Volume 12 Week 5

Saturday, Jan. 19


Posted Jan. 10

Posted Jan. 9

Posted Jan. 7


Orléans Ward
Matt Luloff

Beacon Hill,
Cyrville Ward
Tim Tierney




Approving photo radar the right move for all the right reasons

By Fred Sherwin
rléans Online

In yet another example of the age old adage, “why make a decision today when you can put it off until tomorrow”, city council has decided to refer a motion asking for the province’s permission to use photo radar for further study, consultation and debate.

Apparently quite a few councillors are worried that asking for permission to use photo radar may upset their constituents who are more worried that it might be used as a cash grab than the safety of residents living on streets plagued by speeders.

If you are concerned about public safety and protecting the quality of life of taxpayers who have the same right as anybody else to live in a safe environment, photo radar is a no-brainer. At the same time, if you want to allay fears that they could be utilized to pad the city’s coffers you can adopt guidelines as to when the photo radar would kick in, such as 10 km/h over the posted speed limit, and post signs warning motorists the street is being monitored.

And just because you have a photo radar housing on a street doesn’t mean it has to be equipped with a photo radar. If used properly, photo radar should act as a deterrent. As such, you only need to have the perception a street is being monitored to get drivers to slow down.

You could easily erect multiple photo radar housings on multiple streets and rotate the actual photo radar device between them. This would prevent them from being used as a cash grab while maximizing their potential as a deterrent.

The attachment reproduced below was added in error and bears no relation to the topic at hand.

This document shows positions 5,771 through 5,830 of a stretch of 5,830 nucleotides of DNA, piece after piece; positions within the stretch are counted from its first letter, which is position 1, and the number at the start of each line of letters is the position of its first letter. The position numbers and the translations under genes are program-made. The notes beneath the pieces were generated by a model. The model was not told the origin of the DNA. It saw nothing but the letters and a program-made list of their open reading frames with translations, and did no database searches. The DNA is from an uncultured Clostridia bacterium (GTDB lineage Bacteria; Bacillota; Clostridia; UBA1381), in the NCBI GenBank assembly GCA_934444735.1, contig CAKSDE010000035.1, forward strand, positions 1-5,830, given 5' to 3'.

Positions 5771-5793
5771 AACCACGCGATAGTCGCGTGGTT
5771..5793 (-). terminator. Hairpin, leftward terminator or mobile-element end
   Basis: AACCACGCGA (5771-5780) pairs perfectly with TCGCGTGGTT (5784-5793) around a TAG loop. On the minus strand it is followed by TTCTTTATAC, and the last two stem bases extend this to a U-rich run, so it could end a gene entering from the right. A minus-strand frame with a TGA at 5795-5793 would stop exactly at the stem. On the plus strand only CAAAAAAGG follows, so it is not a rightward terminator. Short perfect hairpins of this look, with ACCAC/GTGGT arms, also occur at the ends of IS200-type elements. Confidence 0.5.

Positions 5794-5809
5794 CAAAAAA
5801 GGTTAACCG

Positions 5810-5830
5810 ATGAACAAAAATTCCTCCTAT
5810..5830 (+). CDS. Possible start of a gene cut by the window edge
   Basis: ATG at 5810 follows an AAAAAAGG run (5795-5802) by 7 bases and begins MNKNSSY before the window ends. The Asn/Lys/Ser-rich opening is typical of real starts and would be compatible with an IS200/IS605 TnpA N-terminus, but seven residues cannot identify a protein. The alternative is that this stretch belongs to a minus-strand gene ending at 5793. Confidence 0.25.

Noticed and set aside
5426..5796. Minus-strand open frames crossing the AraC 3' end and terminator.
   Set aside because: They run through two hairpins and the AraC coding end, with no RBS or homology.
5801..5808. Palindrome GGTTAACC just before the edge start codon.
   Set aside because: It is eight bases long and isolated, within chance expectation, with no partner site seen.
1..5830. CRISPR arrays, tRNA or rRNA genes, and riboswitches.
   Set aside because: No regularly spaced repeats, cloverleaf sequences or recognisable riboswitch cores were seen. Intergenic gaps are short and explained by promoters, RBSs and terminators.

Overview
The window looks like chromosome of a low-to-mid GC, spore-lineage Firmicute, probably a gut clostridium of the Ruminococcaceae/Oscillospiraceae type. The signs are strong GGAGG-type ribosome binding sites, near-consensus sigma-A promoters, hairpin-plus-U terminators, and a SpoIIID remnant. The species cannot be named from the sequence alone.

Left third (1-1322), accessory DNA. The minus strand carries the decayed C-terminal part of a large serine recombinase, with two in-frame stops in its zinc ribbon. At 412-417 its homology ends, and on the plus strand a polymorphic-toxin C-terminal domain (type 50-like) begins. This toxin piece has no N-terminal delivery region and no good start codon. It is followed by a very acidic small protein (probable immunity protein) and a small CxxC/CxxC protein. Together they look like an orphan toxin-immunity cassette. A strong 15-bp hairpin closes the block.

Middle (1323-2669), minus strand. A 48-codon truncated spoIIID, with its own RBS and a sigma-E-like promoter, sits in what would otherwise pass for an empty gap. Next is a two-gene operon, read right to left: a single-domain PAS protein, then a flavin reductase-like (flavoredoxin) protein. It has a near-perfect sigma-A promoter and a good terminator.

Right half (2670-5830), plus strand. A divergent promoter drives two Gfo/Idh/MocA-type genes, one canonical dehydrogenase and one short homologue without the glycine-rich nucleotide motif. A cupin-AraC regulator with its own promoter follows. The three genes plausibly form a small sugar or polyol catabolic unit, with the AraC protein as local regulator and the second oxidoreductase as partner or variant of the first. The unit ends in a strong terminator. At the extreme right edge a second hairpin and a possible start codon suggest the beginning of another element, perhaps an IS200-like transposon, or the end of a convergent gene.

Over the last few years it has become abundantly obvious the city does not have the resources to properly enforce speed limits. I live just off Princess Louise Drive which has a posted speed limit of 40 km/h, and I can assure you that the “unofficial” speed limit is closer to 60 km/h, yet I have never scene a speed trap, or even a car pulled over for speeding in 10 years. The same is true for 90 per cent of the streets in Ottawa.

Even when the police do have the resources to enforce the speed limit, it is only temporary and the speeders return as soon they leave.

The only way to deter speeding on residential streets and protect the safety and quality of the people living on those streets is to implement the threat of a consequence which photo radar provides – and the sooner the better.

(Updated 9:30 a.m., March 23)


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